Voluntarily Independent: An Interview with Magnus Hagiwara, Ph.D.

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By Mark Weiner, in conversation with 
Magnus Andersson Hagiwara, Ph.D (pictured) of the Centre for Prehospital Research at the University of Borås, Published in Ambulance Today, Issue 4, Volume 13, Priceless EMS: The Volunteers At The Heart Of Prehospital Care, Winter 2019

Magnus Andersson Hagiwara, Ph.D., is Associate Professor at PreHospen, the Center for Prehospital Research, in the Department of Caring Science, Work Life and Social Welfare at the University of Borås, Sweden.

MARK WEINER: What role do volunteers hold within Swedish EMS? Are there any volunteers within either the re or ambulance services?

MAGNUS ANDERSSON HAGIWARA: In EMS there are no volunteers in Sweden. When it comes to the fire department the question is trickier. There are three levels of fire personnel: 1) fire fighters working full time. They live at the re station during work; 2) part-time fire fighters who have other ordinary work but are on call one week at time. They need to be at the fire station within five minutes after the call. They have the same responsibilities as the full-time fire fighters; and 3) standby fire fighters. These fire fighters have an emergency alert at home and it is voluntarily for them to respond to a call or not. They are paid only when they respond to a call. I suppose you can call the last category volunteers.

I think that EMS workers in Sweden are not seen as heroes. They are just workers doing what they are paid for. Personnel in the fire brigade have a higher status

M.W: Turning specifically to the ambulance service, how many years of training are required of personnel before they ride in an ambulance? Could you describe what it takes to become a Swedish EMT?

M.A.H: In the past, ambulance care was executed by EMTs with a short education in prehospital care (20–40weeks), but since 2005 all ambulances are staffed by at least one Registered Nurse (RN) with medical responsibility, in accordance with Swedish law. EMTs need have a three-year high school education and then a 40-week EMT education.

RNs have three years’ additional education leading to a bachelor’s degree. A specialist nurse in prehospital emergency care has one year of additional training.

Swedish ambulance nurses in a training exercise

An ambulance team in Sweden includes an EMT along with an RN, a prehospital emergency care nurse, or an RN with another specialist education such as anaesthesia or intensive care. The RN independently administers around 30 different drugs according to written guidelines and general delegation.

The proportion of RNs in Swedish prehospital care has been estimated at 68–78%. The proportion of RNs with specialist education varies widely between regions from 20 to 85%.

M.W: Do ambulance services have a civic presence in their communities beyond their immediate role of responding to emergencies and treating patients?

M.A.H: Sadly no. I think that most of the EMS workers in Sweden want to have a greater civic presence. Today, it is the fire brigade which does this kind of work. They have CPR courses in the streets. They talk about risks at home and so on.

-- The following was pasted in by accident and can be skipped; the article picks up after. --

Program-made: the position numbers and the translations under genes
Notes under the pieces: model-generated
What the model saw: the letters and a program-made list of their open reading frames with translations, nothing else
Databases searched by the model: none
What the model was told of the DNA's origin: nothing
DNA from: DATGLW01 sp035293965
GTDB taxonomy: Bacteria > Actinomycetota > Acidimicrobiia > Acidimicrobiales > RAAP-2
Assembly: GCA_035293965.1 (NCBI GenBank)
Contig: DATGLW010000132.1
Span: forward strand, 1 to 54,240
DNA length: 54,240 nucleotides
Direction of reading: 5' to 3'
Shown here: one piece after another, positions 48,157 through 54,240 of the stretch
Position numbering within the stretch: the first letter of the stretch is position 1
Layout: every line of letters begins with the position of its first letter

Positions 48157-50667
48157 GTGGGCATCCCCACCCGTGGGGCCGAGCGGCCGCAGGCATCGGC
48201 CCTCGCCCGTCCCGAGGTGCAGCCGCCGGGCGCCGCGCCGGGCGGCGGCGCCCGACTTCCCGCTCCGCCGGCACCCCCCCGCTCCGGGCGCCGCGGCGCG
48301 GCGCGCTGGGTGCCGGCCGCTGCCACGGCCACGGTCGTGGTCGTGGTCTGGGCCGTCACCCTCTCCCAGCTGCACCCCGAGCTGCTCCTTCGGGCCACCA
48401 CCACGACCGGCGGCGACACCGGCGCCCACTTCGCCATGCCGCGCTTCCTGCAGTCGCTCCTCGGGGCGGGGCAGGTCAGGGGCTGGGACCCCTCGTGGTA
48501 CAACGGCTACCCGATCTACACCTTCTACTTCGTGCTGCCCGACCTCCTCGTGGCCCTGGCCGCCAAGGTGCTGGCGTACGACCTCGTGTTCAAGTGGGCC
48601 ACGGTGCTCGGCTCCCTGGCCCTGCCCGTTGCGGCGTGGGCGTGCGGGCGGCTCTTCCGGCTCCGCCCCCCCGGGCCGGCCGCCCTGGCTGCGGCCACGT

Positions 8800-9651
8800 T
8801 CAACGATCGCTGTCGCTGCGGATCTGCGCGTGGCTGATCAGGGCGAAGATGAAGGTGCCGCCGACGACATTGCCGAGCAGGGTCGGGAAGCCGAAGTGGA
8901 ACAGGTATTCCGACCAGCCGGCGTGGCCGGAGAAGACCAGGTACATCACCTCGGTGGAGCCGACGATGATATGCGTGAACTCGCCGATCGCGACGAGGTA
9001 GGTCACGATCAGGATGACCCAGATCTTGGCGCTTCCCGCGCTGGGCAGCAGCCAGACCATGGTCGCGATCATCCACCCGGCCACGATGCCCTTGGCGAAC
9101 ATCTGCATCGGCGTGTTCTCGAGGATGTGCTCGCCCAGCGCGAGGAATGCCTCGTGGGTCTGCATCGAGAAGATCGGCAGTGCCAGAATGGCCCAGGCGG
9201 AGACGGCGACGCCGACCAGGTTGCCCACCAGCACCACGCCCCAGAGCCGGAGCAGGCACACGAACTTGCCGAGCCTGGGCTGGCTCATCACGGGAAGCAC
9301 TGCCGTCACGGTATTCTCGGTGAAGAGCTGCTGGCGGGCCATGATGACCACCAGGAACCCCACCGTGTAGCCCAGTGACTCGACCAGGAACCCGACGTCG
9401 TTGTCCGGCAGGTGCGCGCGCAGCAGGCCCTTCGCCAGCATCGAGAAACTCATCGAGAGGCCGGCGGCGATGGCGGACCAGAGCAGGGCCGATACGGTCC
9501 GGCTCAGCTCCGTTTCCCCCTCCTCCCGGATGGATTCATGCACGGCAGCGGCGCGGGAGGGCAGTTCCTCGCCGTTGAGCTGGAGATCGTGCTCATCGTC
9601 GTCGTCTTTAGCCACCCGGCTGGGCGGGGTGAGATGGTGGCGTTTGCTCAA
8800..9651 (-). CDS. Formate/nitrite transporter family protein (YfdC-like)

Many EMS workers feel that they are better prepared to do this. But the reason they don’t is organizational. All ambulances in Sweden are hosted by a hospital and they are not willing to pay for this kind of activity. The fire brigades have a national organization (MSB) which sees this kind of activity as a part of the mission.

M.W: Could you describe the general cultural perception of Swedish ambulance personnel and EMS more generally? Do they tend to be seen more as heroes or as simply another class of professional doing a job?

A Swedish ambulance nurse on standby

M.A.H: I think that EMS workers in Sweden are not seen as heroes. They are just workers doing what they are paid for. Personnel in the fire brigade have a higher status and are more “heroes.” The reason is that they have taken that role and have been successful in promoting their important role in society. Fire brigade have a government agency (MSB) which controls their operations, while EMS is controlled by their respective area hospitals.

M.W: Sweden has long been renowned for the great deference that people give to elite experts—it’s the land of social engineering, after all. How might you describe the lack of a volunteer tradition in the medical field (as opposed to, for instance, local sports clubs, in which Swedes are avid volunteers) as an outgrowth of this aspect of modern Swedish society? Do you think this is positive or negative?

M.A.H: Sweden is a country with a high social protection network where we pay high taxes for health care, school and other social services to function. I think we have for a long time become accustomed to the state taking care of this for us.

Another reason may be that we have not been at war for the last 150 years. For example, if you compare with Finland who was severely affected during World War II, the Finnish people have a completely different approach to civil defense.

In the summer of 2018, we had severe forest fires in Sweden. Then people realized that the state may not be so reliable after all. After that summer, there has been a big increase for various volunteer groups who can move out and help in crises.

I myself was extinguishing fires in northern Sweden then and was impressed with how civil society took over when the state failed.

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